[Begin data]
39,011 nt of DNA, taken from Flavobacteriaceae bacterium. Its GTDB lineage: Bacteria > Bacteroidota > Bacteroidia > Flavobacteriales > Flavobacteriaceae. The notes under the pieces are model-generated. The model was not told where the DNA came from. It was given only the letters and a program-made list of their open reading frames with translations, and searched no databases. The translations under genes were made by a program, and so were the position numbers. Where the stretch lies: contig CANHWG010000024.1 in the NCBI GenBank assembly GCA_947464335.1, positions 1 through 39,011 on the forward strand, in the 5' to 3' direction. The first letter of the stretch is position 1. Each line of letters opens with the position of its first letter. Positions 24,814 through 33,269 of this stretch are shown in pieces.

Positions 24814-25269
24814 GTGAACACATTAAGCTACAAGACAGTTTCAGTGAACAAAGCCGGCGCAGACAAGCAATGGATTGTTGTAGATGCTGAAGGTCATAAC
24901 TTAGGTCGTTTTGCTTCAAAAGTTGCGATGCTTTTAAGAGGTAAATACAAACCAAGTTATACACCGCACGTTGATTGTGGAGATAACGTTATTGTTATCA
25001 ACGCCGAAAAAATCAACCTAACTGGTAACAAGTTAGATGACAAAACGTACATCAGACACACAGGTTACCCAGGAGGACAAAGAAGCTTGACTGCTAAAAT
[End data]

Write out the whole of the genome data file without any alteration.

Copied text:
39,011 nt of DNA, taken from Flavobacteriaceae bacterium. Its GTDB lineage: Bacteria > Bacteroidota > Bacteroidia > Flavobacteriales > Flavobacteriaceae. The notes under the pieces are model-generated. The model was not told where the DNA came from. It was given only the letters and a program-made list of their open reading frames with translations, and searched no databases. The translations under genes were made by a program, and so were the position numbers. Where the stretch lies: contig CANHWG010000024.1 in the NCBI GenBank assembly GCA_947464335.1, positions 1 through 39,011 on the forward strand, in the 5' to 3' direction. The first letter of the stretch is position 1. Each line of letters opens with the position of its first letter. Positions 24,814 through 33,269 of this stretch are shown in pieces.

Positions 24814-25269
24814 GTGAACACATTAAGCTACAAGACAGTTTCAGTGAACAAAGCCGGCGCAGACAAGCAATGGATTGTTGTAGATGCTGAAGGTCATAAC
24901 TTAGGTCGTTTTGCTTCAAAAGTTGCGATGCTTTTAAGAGGTAAATACAAACCAAGTTATACACCGCACGTTGATTGTGGAGATAACGTTATTGTTATCA
25001 ACGCCGAAAAAATCAACCTAACTGGTAACAAGTTAGATGACAAAACGTACATCAGACACACAGGTTACCCAGGAGGACAAAGAAGCTTGACTGCTAAAAT